Joaquin began working with behavioral therapist Julia Woods and registered dietitian Kathryn Davis in 2019 to help wean him from tube feedings and get him accustomed to chewing and swallowing foods of different textures. Rounding out his feeding team was a speech-language pathologist.
“Kids who have had feeding tubes since birth don’t go through the typical stages of baby food to soft foods to chunky food,” Woods explains. “We would use positive reinforcement to encourage chewing—he’d take a bite, we’d praise him, and he’d play with a toy he likes.” Then, they’d try another bite.
As Joaquin’s tolerance for—and ability to chew—food grew, Davis made recommendations to gradually decrease his tube feedings, in both volume and number. She also made sure he was getting the right amount of calories for a growing toddler.
“How far he came was really exciting,” Davis says. “His success is due so much to his family implementing the recommendations we made.” At one appointment, Joaquin showed up chewing happily away on a ham sandwich—much to Davis’ surprise! He also loves the childhood staple macaroni and cheese, Nancy says.
Joaquin still has his feeding tube, but he hasn’t needed it since last spring. Once he’s gone a full year without using the tube, it will be removed.
He’s also worked with occupational therapist Sapna Bansil to help him develop his motor skills and build up his strength. But virtual appointments with Bansil were tough—all he wanted to do was walk! “He didn’t want to do my therapies, because he was just so interested in moving and exploring in a way that he hadn’t been able to do before.” But Bansil still managed to work with him enough that he was able to develop the skills he needed to just be a kid—to play with toys and toss a ball, for example.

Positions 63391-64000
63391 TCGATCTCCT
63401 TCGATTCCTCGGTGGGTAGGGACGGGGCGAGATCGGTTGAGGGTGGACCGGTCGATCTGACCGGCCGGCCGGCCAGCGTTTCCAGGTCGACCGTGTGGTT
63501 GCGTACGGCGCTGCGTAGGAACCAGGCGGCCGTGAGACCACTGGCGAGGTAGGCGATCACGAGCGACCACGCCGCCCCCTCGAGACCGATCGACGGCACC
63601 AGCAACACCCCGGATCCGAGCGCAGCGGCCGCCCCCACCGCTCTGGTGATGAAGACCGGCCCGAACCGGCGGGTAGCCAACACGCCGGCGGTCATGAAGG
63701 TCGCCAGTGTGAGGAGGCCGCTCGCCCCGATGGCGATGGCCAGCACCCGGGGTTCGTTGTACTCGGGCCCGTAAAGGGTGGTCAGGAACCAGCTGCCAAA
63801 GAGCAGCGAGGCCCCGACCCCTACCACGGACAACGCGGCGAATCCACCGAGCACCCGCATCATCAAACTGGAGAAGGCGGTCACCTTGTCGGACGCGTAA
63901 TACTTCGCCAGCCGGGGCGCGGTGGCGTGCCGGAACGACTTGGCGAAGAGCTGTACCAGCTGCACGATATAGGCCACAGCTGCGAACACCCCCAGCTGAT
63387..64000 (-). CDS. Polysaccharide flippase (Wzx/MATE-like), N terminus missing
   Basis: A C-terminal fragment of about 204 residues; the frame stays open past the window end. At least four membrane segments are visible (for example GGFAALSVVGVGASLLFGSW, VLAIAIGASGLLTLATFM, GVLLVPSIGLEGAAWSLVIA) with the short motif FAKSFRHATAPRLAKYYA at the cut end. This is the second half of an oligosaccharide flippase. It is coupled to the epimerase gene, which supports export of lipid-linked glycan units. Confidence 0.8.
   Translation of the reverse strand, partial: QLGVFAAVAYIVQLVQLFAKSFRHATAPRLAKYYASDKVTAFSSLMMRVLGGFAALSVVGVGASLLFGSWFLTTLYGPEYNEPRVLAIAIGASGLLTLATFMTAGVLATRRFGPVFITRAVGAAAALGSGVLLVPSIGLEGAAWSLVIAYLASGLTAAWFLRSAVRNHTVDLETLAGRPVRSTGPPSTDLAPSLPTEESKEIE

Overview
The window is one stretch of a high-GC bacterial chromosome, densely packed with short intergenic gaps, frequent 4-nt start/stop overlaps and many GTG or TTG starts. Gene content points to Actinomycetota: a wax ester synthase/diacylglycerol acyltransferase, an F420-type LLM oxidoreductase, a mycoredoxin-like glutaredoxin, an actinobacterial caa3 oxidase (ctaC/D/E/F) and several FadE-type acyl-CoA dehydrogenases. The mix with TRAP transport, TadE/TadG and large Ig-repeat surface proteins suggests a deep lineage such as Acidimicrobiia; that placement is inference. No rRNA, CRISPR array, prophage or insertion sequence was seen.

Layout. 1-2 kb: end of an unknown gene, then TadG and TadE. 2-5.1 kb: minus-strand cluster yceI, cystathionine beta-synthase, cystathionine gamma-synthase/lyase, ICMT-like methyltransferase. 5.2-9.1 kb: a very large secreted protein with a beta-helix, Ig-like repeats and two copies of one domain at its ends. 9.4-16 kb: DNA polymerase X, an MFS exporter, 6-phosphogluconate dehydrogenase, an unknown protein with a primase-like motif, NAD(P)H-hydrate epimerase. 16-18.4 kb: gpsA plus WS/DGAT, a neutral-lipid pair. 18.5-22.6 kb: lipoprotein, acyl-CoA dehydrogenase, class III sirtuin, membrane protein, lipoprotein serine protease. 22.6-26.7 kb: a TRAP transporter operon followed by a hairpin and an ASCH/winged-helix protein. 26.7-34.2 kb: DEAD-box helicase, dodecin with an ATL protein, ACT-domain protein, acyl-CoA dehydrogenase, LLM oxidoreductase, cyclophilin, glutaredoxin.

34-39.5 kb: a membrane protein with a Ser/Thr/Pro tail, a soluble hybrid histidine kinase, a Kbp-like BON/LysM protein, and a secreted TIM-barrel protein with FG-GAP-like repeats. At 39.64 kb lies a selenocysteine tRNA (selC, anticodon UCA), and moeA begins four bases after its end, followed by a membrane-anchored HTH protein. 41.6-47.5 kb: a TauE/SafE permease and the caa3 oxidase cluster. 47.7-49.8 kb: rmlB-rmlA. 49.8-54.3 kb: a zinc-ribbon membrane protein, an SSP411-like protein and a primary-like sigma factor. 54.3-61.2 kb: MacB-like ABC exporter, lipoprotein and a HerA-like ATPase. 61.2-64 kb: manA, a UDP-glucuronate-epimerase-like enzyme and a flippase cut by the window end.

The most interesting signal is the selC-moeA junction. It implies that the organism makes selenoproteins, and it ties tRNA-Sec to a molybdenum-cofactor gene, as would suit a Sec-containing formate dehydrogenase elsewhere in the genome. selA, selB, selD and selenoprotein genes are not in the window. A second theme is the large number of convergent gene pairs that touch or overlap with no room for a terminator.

After six months of telehealth physical therapy services, Joaquin had made so much progress that he was discharged from the program. “That’s the ultimate goal, for him not to need my services anymore,” Dendinger says.
Nancy used to worry about how Joaquin would do in school, and that he would need a lot of assistance, especially if he wasn’t able to move around independently. “But when he started walking, I was relieved that he would be able to walk by himself at school,” she says. Now in pre-kindergarten, Joaquin is enjoying school, and particularly loves music, dancing and sports. “He loves all types of balls—soccer balls, basketballs— those are some of his favorite things.”
Dendinger attributes Joaquin’s incredible progress, in large part, to Nancy. “During his telehealth visits, she acted as my hands, always giving 100% to our sessions, and she always worked with him on the activities that were part of his home exercise program between appointments,” she says. “Joaquin was always happy to participate because he was in his home environment, and was able to explore and interact with his mother and siblings. He was always smiling and engaged during our visits.”
“Working with Kennedy Krieger was a really good experience for us.” – Nancy, Joaquin’s mom
“Working with Kennedy Krieger was a really good experience for us,” Nancy says, “because while it was a lot of work, and it took time, in the end, something great came out of it.”